He was talking to me, but he wasn’t talking to me. Maybe he was talking to Aiden?
“I wanna see my mom,” I said, spitting flakes of snow from my mouth before they melted against my lips.
“And I said you couldn’t,” he replied, yanking the bike angrily and rolling it toward his fancy black car idling at the curb, my sleeve caught in his grasp.
“Let go of me!” I shouted, purposely drawing attention, wanting their stares, their concern, but nobody gave me a second glance; just another brat, just another nuisance, just another in the way.
“Get in the car,” he shouted, forcing me to the door.
I kicked his shin and before he stopped shouting in pain, I was half a block away and not looking back, slipping and sliding on the snow-covered sidewalk, the sting of white pellets in my eyes, the flakes soaking into my coat, the wind like an arm wrapped around me, pulling me back, the roar of car engines and blowing horns, a toxic carbon monoxide smoke dancing in time with the wind and snow. I guess I thought I could really get away, even when the weather was against me. I guess I thought I could blame Rodney for everything that was wrong.
I zigzagged through a line of zombies, their hands stuffed in coat pockets, their heads wrapped so that only eyes were staring out, heads down looking at feet, tracks of shoes forming in the thickening white.
He had my collar before I realized how close he was. “What’s wrong with you?”
I stared at him, the cold and snow burning the tears from my eyes, the perfect disguise. I didn’t have an answer. I only had the question.
“Where’s my mom?” I fought against the blinding snow, the wailing wind.
He dragged me along the sidewalk, his hand firmly clutching the collar of my coat, pushing me along as we struggled through the blistering snow, the streets and sidewalks quickly turning from ugly black and gray to virgin white until the machines and shovels tore away the façade and brought the ugly back.
“I’m gonna show you,” he shouted over the bluster of snow, still squeezing the back of my coat at the collar and pushing me along.
The way he said it told me I didn’t want to know. The way he said it was like disappointment more than anger. Disappointment in me. It didn’t matter that I had a roof over my head that didn’t leak and I had food in my belly. It didn’t matter that I had a bike. It didn’t matter that I had a room to myself in a nice place that was warm. It only mattered that I knew where my mom was and his voice told me I had no idea how wrong my thinking was. I was stupid, but it didn’t matter. I wanted to know.
Watching the to and fro of the silent windshield wipers sweeping away the barrage of snow white across the glass, I sat fastened firmly and warmly in Rodney’s car, staring out the window at the snow-covered cars that slept along the curb. The dark grasping limbs of trees covered in white, like fur, stretched across the quiet suburban street. I had never seen such a beautiful place, outside the ugly of the tall buildings and garbage-infested streets. This was a normal to some people. My bike stuffed in the backseat wiggled restlessly against the seat. Rodney’s words barely came to my ears.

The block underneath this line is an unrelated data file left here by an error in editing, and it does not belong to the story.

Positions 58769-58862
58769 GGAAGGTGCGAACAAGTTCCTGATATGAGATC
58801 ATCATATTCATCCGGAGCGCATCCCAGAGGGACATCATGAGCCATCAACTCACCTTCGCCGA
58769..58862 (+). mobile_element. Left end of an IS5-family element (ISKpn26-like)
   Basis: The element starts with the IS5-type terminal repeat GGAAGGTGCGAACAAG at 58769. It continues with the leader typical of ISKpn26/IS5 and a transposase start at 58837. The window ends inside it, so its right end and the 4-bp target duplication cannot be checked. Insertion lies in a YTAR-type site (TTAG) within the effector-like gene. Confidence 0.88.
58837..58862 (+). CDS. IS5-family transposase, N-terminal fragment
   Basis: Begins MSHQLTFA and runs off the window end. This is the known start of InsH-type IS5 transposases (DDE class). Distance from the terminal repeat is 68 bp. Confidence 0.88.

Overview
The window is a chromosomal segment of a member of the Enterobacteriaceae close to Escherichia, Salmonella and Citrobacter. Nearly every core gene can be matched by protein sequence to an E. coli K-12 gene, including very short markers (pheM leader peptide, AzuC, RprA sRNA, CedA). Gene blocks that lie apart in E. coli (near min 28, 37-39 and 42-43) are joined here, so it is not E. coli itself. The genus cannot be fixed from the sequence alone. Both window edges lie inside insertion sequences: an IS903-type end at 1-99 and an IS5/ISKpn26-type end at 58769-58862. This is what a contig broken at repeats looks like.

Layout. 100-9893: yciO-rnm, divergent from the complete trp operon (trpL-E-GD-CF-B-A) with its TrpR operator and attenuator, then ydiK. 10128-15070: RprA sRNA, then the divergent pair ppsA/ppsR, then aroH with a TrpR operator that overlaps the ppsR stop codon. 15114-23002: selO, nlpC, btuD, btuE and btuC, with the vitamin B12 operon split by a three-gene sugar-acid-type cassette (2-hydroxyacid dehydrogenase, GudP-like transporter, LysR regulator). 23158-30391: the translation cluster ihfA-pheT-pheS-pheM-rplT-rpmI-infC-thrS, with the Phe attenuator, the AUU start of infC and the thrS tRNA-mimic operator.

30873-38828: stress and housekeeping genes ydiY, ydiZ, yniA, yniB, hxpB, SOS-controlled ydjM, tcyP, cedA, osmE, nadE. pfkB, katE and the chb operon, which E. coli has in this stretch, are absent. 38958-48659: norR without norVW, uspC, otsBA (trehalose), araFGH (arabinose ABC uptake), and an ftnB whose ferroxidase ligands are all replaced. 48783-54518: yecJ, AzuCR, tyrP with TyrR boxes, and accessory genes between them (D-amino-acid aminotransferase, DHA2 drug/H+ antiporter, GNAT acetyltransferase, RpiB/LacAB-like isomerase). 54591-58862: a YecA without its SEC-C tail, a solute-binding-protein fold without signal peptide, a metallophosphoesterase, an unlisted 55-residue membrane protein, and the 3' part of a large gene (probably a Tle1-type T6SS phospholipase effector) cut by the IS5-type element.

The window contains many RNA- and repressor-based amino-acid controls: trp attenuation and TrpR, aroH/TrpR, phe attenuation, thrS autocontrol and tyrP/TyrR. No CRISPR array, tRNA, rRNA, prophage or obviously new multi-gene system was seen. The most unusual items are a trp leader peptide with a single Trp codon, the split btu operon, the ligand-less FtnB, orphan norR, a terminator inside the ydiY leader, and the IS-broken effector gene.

“I asked Mrs. Ferguson if we could wait another week before starting school,” he said.
I looked over at him, wrestling the scarf free from my neck and unbuttoning my coat. I turned back to the window, my breath fogging the glass. Secretly, I tried to draw my trees and clouds, but the mist quickly faded, the snowflakes whizzing by almost hypnotizing me.
“Are you okay with that?”
I didn’t answer.
“She thinks you’ll be able to catch up pretty quick,” he said. “You haven’t been out of school that long.”
I looked at him again, speechless. Out of school? I haven’t been out of school. I studied the gentle lines of his face at the corner of his emerald eyes, the smile on his face overwhelming the anger that flooded out of him and almost drowned me. His language was so foreign I didn’t think I understood. He thought I was going to be staying with him for a long time? Maybe forever? Why would he ever think that?
“I think you need more time to settle in and get used to things,” he said, glancing over at me and back to the road as snow pelted the windshield furiously and the wipers struggled to keep the glass clear, the tires hissing with slush.
I turned back to the window and a sudden spray of sunlight that nearly blinded me. In the rear view mirror, a wall of raging fog slowly drew farther away. Glancing from the mirror, I watched Rodney slide his fancy sunglasses on, hiding his eyes behind the dark lenses. A strange familiar raced through me. I would never be as pretty as he was; I would never smile the way he smiled; I would never be happy the way he was. I wondered if he knew how happy he should be, that he had everything that anyone could ever want or need. I knew this is in just the short time that I had spent with him. But there was still something missing about him: an absence, a void that was as large as a black hole that I don’t think to this day I understood.
“What?” he asked, uncomfortable with my staring.
It was a fleeting moment, a pause, a catch of breath, a dream maybe? I couldn’t stop staring at him and I couldn’t open my mouth. Words wouldn’t come out.
“Have you ever been outside the city?” I caught a smile on his face.
I turned back to the side window, my eyes barely above the frame, just able to see out, the blur of cars and trees whizzing by in the cold sunlight. The silence in the car was long and painful.